Cooking was a tad risky considering the dense sheets of water-laden vegetables and abundance of sauce on such a thin crust.

IMG_8895

The pizza still came out looking like a beast.

IMG_8896

Fresh thyme and cracked black pepper supplied a kick of herbacous, savory notes.

IMG_8900

No dish has wanted more for a rustic French red than this one, an instinct I didn’t trust until the first sip.

IMG_8908

The pairing was outstanding. This Syrah-based red out of Languedoc had a funky fresh personality that was quite a sipper on its own. And despite a somewhat soggy crust and slightly undercooked vegetables, the ratatouille pizza was a treat by itself but it really hit a new height with the wine. The entire experience has been bookmarked for revisiting in the future.

Week 31: Drink Pairings – Classic Pepperoni Pizza with a Trio of Obscure Wine Pairings

Well this week’s challenge is quite the softball of a challenge considering my r/52weeksofcooking metatheme. Since this is the very theme I automatically take part in every week, I will spend my time this week reminiscing about some of my favorite less traditional wine pairings. One bonus in indulging in more obscure styles is the likelihood of finding wines of great value for not very much money.

During my early years of studying the hell out of wine, my then-boyfriend/now-husband worked the bar of a super delicious San Diego pizza joint, bringing home pizza after pizza to my endless delight. Pepperoni pizza was our base style that we would choose to build upon with various toppings or not and is the pizza I have the most wine pairing history with. Thus, I made a very clean, classic style of pepperoni pizza to trigger cherished pairings.

IMG_8080

The first pizza pairing experience I ever latched onto was a pepperoni pizza and Dolcetto d’Alba. While Italian wines on the whole are really well built for rich and cheesy dishes considering their tendency towards higher acidity, Dolcetto keeps just the right level of juiciness and structure to bring something new each bite. While complexity is somewhat limited to more youthful dark berry and rustic earthy tones, the style hails from Piedmont where it is overshadowed by the internationally-revered Nebbiolo and even dark and brooding Barbara.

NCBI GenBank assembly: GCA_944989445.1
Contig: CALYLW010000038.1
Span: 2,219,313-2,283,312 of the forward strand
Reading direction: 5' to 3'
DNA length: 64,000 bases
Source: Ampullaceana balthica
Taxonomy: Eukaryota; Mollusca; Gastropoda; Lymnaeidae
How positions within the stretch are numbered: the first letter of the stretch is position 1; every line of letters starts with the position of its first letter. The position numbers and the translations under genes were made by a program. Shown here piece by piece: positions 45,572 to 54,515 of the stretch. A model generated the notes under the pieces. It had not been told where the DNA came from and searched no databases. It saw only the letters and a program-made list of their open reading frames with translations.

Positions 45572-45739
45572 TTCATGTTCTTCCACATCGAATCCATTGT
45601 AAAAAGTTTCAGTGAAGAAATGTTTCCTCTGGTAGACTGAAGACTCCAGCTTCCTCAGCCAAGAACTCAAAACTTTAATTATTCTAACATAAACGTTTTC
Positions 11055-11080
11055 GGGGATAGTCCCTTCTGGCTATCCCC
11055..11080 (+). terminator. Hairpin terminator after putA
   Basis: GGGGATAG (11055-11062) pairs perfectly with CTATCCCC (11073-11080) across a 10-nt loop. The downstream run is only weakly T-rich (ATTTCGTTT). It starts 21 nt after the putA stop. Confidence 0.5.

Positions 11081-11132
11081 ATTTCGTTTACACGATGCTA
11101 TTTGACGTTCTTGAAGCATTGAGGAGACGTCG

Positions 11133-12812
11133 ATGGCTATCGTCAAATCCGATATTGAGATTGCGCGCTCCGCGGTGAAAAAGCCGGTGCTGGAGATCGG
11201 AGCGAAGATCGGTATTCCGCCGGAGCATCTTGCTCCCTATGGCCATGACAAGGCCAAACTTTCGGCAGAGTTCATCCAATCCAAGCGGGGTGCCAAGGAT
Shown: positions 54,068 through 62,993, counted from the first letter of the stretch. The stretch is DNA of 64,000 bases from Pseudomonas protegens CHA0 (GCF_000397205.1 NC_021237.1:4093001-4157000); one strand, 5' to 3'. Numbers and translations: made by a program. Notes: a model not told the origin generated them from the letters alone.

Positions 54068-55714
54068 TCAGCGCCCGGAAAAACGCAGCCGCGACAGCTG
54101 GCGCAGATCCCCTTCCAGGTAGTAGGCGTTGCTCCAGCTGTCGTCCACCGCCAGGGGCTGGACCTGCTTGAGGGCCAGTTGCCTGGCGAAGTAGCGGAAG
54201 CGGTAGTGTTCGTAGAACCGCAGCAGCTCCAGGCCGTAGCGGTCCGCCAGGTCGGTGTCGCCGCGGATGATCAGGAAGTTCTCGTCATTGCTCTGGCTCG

IMG_8081

Blaufränkisch is an Austrian varietal I’ve found a range of success in pairing with pizza and beyond. The varietal tends to showcase a dark fruit fruit profile with leather and spice in a structured, medium-bodied format. It provides a platform for pepperoni pizza to dance around on.

IMG_8083

One pairing that caught me by surprise was an unplanned glass of Zweigelt that showed up next to a freshly made pepperoni pizza some years back. The style may be the most obscure varietal of the three chosen here, even as a direct descendent of Blaufränkisch, This particular bottling hails from Lodi, California, displaying a magenta-tinged ruby color, fresh bubblegum raspberry notes and a lighter body that achieve a refreshing contrast to the savory pizza flavors.

IMG_8082

There are so many other pairings to consider with a basic pepperoni pizza but considering the variance found in producer styles and personal preferences, there’s never any one right answer. It’s what pairing food with wine so much damn fun.

Week 27: Tacos – Mushroom & Pepperoni Quesadilla Tacos

This week’s r/52weeksofcooking challenge required a melding of two of the most cooked items in my kitchen: pizza & tacos. Creating a hybrid would prove to be somewhat straightforward as I have also mastered my quesadilla craft during my desperate time with all the ingredients to make tacos but no meat. As a result, this taco experiment began with a pizza quesadilla base.